There are many techniques - visualization, observation, uttering a mantra, breath regulation (pranayama), counting, etc. The most popular is to start with the breath. The breath serves as the umbilical cord between the physical world and the esoteric world of prana - the life force governing our universe. The breath also primes the body to be in a meditative state.
Start of Practice
Traditionally, the sequence for meditation is preceded by asana and pranayama. Since we've done our asana, let's begin our meditation by doing a few rounds of pranayama.
- cross your legs either in full lotus, half lotus or just a simple crossing
- keep the sit bones centered and square. It may help to sit on a cushion.
- keep the spine vertical aligned - no slouching
- keep the crown of the head reaching up the sky, creating length and space on the spine
- put your hands by your lap, either on a mudra or just resting on the lap. Best if you can have the thumbs lightly touching each other with right fingers on top of left (for guys) and left over right for females
- light smile on the face - like a Mona Lisa
- we practice Strong Determination (Addithana) on this pose - for the full length of this session, do NOT move or open your legs. Observe the increasing discomfort without any reaction whatsoever. Just observe the sensation with a calm and balanced mind.
- Nadi Shodhan - alternate nostril breathing exercise, regulates vital life force
- Kapalbhati - skull shining forceful exhalation
- Kapalbhati/Nadi Shodhan - forceful exhalation alternating on both nostrils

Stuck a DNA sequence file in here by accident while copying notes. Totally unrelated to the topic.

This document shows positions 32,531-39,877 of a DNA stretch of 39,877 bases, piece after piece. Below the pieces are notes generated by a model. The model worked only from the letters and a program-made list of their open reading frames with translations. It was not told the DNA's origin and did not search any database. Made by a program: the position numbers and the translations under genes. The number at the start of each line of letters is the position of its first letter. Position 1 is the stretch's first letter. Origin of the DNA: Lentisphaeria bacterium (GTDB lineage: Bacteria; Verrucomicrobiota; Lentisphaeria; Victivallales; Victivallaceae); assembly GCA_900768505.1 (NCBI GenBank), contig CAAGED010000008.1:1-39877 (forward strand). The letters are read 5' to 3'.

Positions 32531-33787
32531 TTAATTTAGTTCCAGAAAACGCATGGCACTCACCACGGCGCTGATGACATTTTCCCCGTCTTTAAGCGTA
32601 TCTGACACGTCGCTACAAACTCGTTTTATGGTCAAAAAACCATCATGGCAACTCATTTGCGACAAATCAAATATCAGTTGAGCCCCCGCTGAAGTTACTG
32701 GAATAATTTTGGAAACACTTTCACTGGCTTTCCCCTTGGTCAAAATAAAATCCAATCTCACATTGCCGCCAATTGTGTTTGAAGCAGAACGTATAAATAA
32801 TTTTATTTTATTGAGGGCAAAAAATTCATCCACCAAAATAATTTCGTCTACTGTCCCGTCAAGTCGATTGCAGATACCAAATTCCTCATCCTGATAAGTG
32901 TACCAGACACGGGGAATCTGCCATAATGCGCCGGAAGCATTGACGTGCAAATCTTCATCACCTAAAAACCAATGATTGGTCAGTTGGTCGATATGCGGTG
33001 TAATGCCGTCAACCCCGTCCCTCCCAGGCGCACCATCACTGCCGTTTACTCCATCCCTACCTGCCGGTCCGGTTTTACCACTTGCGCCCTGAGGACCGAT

- we are still into Pranayama, as we continue regulating our breath
- imagine your lungs to be a balloon, inflating with every in-breath, and deflating on every out-breath
- inhale completely, making the most of all the nutrition..all the prana we get from the air
- exhale completely, fully emptying the lungs - no residual air left
- always pause between the in-breath and the out-breath
- on the inhale, fill the chest portion of the lungs first, then continue the breath filling-in the belly, allowing it to expand out
- on the exhale, empty the belly first, followed by the chest...like pressing toothpaste out of its tube
- observe the subleties of the breath. Is there more air coming in or out of one nostril compared to the other? Observe.
- keep observing...is the out-breath warmer than the in-breath? Just how much warmer? Observe without any reaction.
- observe the in-breath as it passes through the inner lining of the nostril
- observe the out-breath as it touches the area above the upper lip
- continue breathing, keeping the mind alert and vigilant